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Living in areas with more UV decreased lymph problems by 42 percent – Aug 2011

Adulthood residential ultraviolet radiation, sun sensitivity, dietary vitamin D, and risk of lymphoid malignancies in the California Teachers Study

Ellen T. Chang1,2; Alison J. Canchola1; Myles Cockburn3; Yani Lu4; Sophia S. Wang4; Leslie Bernstein4; Christina A. Clarke1,2; and Pamela L. Horn-Ross1,2
1 Cancer Prevention Institute of California, Fremont, CA;
2 Division of Epidemiology, Department of Health Research and Policy, Stanford University School of Medicine, Stanford, CA;
3 Division of Epidemiology, Department of Preventive Medicine, Norris Comprehensive Cancer Center, University of Southern California Keck School of Medicine, Los Angeles, CA; and
4 Division of Cancer Etiology, Department of Population Sciences, City of Hope National Medical Center, Duarte, CA

To lend clarity to inconsistent prior findings of an inverse association between ultraviolet radiation (UVR) exposure and risk of lymphoid malignancies, we examined the association of prospectively ascertained residential ambient UVR exposure with risk of non-Hodgkin lymphomas (NHLs), multiple myeloma (MM), and classical Hodgkin lymphoma in the California Teachers Study cohort.

Among 121 216 eligible women, 629 were diagnosed with NHL, 119 with MM, and 38 with Hodgkin lymphoma between 1995-1996 and 2007.

Cox proportional hazards regression was used to estimate incidence rate ratios (RRs) with 95% confidence intervals (CIs). Residential UVR levels within a 20-km radius were associated with reduced risk of overall NHL (RR for highest vs lowest statewide quartile of minimum UVR ? 5100 vs < 4915 W-h/m2, 0.58; 95% CI, 0.42-0.80), especially diffuse large B-cell lymphoma (RR, 0.36; 95% CI, 0.17-0.78) and chronic lymphocytic leukemia/small lymphocytic lymphoma (RR, 0.46; 95% CI, 0.21-1.01), and MM (RR for maximum UVR, 0.57; 95% CI, 0.36-0.90). These associations were not modified by skin sensitivity to sunlight, race/ethnicity, body mass index, or neighborhood socioeconomic status.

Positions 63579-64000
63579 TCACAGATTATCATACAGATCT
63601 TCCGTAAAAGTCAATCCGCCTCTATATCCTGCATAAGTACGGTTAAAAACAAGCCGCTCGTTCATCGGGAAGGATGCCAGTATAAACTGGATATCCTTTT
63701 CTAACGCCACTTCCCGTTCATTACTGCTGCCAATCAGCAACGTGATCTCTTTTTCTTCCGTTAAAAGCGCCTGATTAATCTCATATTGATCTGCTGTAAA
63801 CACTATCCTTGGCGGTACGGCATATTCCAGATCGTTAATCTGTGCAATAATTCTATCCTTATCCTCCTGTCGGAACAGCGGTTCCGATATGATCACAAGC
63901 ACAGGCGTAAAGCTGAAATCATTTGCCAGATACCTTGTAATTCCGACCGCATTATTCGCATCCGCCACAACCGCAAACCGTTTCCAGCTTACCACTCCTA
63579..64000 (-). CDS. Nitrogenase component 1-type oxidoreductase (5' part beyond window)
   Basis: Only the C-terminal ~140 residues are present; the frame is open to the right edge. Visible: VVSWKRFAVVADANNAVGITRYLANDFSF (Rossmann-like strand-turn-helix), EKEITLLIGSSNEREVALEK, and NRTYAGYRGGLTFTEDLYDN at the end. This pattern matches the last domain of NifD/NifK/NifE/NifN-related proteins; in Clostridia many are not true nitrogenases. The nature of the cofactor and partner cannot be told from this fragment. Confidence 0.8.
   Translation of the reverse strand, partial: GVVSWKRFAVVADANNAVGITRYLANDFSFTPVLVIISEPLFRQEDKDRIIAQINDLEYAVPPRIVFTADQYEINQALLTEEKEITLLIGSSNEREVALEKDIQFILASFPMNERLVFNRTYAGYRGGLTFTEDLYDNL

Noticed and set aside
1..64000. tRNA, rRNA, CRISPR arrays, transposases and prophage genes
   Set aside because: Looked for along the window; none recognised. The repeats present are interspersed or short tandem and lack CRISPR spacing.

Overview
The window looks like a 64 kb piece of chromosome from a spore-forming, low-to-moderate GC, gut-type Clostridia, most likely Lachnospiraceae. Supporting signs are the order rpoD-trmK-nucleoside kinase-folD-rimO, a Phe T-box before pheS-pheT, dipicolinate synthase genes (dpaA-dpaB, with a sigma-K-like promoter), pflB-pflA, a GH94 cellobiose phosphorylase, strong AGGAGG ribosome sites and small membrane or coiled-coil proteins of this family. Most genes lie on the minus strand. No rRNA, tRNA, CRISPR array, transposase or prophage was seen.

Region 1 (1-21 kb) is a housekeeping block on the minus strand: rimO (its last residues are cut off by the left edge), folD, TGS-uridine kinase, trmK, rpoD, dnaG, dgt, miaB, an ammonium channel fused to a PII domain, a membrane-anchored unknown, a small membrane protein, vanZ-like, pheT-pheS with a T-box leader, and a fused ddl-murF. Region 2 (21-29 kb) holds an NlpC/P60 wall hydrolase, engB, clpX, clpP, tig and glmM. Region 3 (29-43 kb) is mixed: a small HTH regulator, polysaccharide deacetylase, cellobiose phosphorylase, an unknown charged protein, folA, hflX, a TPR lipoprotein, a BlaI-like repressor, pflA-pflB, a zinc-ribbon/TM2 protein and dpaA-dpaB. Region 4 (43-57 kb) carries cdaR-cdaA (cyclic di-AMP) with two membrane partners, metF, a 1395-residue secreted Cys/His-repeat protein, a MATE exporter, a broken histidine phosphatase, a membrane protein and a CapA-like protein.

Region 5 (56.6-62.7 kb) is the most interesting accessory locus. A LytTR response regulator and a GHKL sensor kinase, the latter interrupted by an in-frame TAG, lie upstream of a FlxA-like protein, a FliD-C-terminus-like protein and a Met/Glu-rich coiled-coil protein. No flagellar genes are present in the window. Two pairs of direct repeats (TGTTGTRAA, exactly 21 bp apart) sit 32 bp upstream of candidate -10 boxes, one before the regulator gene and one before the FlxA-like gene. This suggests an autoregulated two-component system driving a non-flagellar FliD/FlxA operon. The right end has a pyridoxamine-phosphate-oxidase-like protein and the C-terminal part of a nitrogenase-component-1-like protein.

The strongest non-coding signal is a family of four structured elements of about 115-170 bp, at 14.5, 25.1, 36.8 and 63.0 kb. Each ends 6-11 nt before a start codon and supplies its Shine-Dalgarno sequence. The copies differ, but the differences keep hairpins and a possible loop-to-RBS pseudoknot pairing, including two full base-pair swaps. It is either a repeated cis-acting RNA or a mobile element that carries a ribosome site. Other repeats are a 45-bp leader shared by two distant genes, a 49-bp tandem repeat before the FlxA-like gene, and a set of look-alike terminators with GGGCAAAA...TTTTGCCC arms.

Dietary vitamin D also was not associated with risk of lymphoid malignanciesThese results support a protective effect of routine residential UVR exposure against lymphomagenesis through mechanisms possibly independent of vitamin D.

Submitted February 9, 2011; Accepted May 14, 2011
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Summary: Living in areas with extra UV reduced probability by

42% – non-Hodgkin lymphomas – overall
64% – especially diffuse large B-cell lymphoma
54% – chronic lymphocytic leukemia/small lymphocytic lymphoma
43% – multiple myeloma

VitaminDWiki suspects no association of lymph problems with vitamin D because the study participants did had enough to make a difference

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See also VitaminDWiki

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